Recently, R.E.M. were back on the campaign trail discussing the reissue of their seminal record, Out of Time. Naturally, discussion turned to politics. Andrew Marr, his ears twitching and his inquisitive burr hitting Paxman-esque passion, asked Michael Stipe and Mike Mills about campaigning. “You both campaigned for Hilary and it failed,” he said. “Do you think now is the time famous figures like you took a step back and say that your involvement in politics hasn’t been helpful?”
Mills and Stipe, for a moment, looked deep in thought. It’s a point that seems to provide a neat blanket outline of 2016. It has been the year culture, politics and everything surrounding it have been distorted and debased, where the majority voters have favoured a myopic mass refusal of traditional authority, where middle-aged rappers and politicians are being paid to embarrass themselves and where we begin spending a six-month shrine to an assassinated ape. If you’ve been living under a rock for 12 months, you might want to extend the lease.
It all started when one of culture’s most idiosyncratic, distinct demigods sadly fell from the earth; David Bowie may have left us one of the year’s finest albums, the oblique, elegiac Blackstar, but his passing became a pivotal part of the year’s massive mortality rate – all of a sudden, the tabloid birthday branch became an obligatory obituary, where we had to face our fears and find out which of our revered, talented figures had fell victim to the sword. Alan Rickman, Prince, Terry Wogan, Leonard Cohen, Victoria Wood…this is a mere precis of the passings of the last 12 months.
And yet 2016 also proved to be the year of an underground backlash, where gallows humour and keyboard conflict resulted in one of the year’s most mourned deaths being that of Harambe. Soon, the great ape’s weather-beaten features were frosted onto the cover of Loveless and given a rap-rock tribute by some of YouTube’s most prevalent performers. Unlike many memes, the primate’s presence lasted a considerable time, and even now Harambe’s hardest followers still shudder in sorrow when they see a banana skin. Then, lest we forget, we had Arthur’s fist.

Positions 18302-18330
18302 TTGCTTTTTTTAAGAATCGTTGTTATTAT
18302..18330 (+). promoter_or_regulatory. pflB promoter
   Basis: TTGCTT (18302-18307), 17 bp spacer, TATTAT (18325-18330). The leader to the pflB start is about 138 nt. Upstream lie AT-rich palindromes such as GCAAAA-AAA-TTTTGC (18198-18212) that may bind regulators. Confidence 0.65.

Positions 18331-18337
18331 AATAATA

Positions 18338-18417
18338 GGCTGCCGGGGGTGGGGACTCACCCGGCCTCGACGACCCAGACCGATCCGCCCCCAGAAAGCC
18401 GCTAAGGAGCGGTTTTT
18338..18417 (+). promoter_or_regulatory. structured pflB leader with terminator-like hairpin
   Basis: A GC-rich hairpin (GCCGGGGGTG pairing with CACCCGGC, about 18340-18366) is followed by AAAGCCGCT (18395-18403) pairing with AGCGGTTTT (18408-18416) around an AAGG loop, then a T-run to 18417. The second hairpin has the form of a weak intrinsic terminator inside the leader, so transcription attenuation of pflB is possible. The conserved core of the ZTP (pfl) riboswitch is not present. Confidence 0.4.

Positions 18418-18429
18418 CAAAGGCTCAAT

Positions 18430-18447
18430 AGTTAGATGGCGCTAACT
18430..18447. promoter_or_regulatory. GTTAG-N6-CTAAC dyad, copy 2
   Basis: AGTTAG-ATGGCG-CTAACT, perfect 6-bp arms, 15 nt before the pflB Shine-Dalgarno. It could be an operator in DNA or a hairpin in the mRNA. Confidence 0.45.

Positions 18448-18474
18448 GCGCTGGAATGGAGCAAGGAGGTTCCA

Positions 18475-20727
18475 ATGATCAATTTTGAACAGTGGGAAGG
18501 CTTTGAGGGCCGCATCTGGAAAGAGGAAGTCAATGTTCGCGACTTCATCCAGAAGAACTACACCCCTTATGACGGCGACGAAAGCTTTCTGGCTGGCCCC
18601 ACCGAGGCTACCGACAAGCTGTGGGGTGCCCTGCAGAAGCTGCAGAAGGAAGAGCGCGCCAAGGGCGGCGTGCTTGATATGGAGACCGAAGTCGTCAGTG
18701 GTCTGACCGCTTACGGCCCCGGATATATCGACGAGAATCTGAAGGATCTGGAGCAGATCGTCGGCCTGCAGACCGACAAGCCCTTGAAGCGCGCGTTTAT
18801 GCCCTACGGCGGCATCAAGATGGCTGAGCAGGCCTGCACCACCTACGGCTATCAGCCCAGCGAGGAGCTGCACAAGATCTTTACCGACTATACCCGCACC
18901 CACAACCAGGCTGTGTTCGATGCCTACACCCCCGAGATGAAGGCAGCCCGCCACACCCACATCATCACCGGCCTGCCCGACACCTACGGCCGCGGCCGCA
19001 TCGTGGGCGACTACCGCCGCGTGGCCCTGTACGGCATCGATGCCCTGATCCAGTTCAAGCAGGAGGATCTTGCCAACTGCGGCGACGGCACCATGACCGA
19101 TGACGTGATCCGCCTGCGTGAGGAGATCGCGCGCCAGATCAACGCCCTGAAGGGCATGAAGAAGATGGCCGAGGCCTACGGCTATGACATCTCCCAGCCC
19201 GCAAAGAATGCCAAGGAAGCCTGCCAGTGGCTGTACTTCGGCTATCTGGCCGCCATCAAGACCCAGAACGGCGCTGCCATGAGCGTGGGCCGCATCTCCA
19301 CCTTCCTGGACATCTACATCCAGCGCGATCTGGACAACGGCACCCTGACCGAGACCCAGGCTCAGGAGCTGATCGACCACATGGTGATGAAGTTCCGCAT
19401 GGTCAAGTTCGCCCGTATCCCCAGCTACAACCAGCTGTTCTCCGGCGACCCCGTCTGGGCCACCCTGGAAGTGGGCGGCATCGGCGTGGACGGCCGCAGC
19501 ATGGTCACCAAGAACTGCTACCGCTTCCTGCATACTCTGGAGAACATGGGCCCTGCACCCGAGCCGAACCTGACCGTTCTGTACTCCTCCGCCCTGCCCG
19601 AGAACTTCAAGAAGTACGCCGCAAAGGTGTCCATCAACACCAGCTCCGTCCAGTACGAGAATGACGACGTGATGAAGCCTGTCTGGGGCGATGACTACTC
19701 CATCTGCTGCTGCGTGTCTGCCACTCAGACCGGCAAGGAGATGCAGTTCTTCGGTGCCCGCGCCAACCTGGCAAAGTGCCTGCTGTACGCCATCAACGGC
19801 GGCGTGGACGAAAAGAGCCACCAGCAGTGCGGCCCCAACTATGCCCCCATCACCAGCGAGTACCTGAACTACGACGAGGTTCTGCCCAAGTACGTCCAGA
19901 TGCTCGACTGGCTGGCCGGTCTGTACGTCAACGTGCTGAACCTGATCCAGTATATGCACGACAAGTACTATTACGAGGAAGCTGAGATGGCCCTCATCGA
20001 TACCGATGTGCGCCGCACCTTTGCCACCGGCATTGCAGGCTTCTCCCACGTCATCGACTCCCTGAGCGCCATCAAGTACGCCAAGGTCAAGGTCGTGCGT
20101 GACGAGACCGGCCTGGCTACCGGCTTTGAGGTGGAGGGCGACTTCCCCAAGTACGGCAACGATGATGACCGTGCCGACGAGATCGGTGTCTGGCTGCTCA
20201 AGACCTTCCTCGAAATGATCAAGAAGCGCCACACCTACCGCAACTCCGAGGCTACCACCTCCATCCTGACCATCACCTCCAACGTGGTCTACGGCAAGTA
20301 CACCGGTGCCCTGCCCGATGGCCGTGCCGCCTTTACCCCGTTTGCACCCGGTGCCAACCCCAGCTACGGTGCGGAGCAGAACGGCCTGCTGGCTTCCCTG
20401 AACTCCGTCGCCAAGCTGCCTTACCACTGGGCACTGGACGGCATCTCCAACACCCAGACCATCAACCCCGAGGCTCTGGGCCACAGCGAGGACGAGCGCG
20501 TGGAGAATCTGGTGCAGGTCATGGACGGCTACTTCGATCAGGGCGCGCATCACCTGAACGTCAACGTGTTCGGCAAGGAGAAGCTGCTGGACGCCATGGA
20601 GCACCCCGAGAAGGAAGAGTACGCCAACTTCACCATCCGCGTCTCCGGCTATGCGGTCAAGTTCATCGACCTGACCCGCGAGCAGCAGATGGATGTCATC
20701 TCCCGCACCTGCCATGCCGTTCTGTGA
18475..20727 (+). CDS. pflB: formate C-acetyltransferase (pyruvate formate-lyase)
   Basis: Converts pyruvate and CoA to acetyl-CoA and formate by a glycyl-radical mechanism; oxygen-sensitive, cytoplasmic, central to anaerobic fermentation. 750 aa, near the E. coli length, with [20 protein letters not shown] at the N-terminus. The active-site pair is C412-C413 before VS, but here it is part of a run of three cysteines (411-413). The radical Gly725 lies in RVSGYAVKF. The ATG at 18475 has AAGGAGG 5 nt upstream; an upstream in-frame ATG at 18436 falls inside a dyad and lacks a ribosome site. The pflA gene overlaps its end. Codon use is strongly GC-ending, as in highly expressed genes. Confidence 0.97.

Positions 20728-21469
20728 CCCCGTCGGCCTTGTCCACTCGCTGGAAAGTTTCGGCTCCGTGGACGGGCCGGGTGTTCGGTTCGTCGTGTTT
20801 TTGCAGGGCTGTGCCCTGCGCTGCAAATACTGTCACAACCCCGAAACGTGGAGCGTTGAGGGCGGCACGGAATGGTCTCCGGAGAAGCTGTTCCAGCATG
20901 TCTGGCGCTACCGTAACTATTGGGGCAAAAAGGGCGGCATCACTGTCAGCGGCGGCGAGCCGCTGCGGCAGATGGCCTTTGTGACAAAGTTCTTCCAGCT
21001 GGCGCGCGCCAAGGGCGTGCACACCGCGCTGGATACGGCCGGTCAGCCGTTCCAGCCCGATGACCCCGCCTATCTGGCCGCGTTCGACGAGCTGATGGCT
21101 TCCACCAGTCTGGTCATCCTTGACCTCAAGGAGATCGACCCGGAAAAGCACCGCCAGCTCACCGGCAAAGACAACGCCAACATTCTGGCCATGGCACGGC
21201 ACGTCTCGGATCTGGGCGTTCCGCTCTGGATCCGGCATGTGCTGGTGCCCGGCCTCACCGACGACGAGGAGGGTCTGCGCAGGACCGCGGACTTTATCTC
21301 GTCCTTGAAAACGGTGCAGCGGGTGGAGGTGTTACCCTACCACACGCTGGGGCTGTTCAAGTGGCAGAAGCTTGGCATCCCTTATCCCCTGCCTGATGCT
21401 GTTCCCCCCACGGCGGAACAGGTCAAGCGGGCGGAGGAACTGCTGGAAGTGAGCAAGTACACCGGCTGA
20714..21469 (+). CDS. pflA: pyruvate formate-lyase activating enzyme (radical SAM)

Harambe, in a perverse way, represented the refusal to bend to political whims, a thought that was further hardened by two big, potentially devastating, decisions. In the world of politics, there is always the thought that such big situations, where each vote is as vital as the last, shouldn’t be opened up to the majority, but then if not are we as a generation been deprived of a chance to speak our minds?
The Brexit decision was one that most millennials, initially at least, took with personal anguish; we all campaigned hard, some externally, some internally, to see the fabric of our culture stay stitched. Instead, we felt betrayed and belittled by a generation who probably won’t even be alive when the true repercussions rumble. Everywhere we went, the presence of propaganda wrapped around our nostrils like old newspapers around chips. Every pre-drink party was an adolescent wake. Months later, we’d feel cultural compassion for America as people vetoed traditional politics and the ‘Establishment’ by eschewing Hilary Clinton and running into the pussy-grabbing arms of Donald Trump.
Of course, it wasn’t all dysfunctional – 2016 has produced some classic albums. Like Bowie before him, Antipodean gloom merchant Nick Cave struck black gold with Skeleton Tree. Newer outfits like Frankie Cosmos, The Goon Sax, Quilt, Spring King and The Lemon Twigs produced stellar albums. And then we had some cracking return-to-forms – Weezer’s The White Album was a wonderfully nostalgic slice of summer candy, Dinosaur Jr. blended bittersweet bathos with bludgeoning guitar riffs, DIIV showed their dark side and Radiohead continued their renaissance.
2016 will forever be the year that everything got tilted on its head. We’ve been living in a snow globe. But one thing’s for sure…it hasn’t been boring.